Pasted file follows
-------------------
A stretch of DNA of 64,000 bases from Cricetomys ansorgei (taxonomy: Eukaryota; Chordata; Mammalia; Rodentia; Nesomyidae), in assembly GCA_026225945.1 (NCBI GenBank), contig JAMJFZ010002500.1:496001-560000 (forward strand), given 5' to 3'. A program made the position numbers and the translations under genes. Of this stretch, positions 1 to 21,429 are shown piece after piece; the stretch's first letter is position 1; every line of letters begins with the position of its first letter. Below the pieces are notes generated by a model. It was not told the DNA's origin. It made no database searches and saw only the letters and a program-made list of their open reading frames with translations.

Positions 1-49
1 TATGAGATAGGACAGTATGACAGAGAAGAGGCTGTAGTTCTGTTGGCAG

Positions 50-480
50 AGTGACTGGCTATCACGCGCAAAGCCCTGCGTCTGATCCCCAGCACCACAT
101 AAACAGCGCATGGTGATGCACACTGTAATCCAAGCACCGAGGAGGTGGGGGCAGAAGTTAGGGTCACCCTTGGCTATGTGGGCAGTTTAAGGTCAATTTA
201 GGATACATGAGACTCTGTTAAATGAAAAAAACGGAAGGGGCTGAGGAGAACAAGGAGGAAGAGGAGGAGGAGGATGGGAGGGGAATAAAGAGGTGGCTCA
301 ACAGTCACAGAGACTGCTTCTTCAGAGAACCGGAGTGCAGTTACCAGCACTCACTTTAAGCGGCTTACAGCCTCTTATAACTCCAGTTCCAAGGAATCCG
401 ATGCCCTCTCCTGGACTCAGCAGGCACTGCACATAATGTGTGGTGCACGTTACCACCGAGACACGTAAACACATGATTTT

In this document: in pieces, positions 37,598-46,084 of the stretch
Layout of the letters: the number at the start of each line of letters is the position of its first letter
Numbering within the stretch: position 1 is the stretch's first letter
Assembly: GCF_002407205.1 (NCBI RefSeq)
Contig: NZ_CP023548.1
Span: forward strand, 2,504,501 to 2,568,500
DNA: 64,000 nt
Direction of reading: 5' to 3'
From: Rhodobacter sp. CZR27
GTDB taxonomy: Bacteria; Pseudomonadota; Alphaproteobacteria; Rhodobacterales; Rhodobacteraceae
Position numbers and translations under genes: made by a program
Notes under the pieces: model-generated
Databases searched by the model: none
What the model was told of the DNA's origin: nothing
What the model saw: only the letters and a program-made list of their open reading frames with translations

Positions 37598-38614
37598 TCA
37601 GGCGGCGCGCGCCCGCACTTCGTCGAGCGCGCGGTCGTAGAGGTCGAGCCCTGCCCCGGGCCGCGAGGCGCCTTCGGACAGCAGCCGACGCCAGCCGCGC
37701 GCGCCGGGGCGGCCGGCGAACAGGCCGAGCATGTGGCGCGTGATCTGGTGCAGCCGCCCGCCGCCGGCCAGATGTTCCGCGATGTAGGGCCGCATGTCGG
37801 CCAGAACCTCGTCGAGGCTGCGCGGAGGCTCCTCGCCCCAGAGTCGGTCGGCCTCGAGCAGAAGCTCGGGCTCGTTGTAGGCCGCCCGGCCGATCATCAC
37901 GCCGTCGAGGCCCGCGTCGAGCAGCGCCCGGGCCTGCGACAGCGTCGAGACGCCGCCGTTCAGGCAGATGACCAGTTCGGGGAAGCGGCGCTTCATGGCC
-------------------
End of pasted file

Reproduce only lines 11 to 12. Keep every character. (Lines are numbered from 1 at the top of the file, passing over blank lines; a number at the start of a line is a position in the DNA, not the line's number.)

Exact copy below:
Layout of the letters: the number at the start of each line of letters is the position of its first letter
Numbering within the stretch: position 1 is the stretch's first letter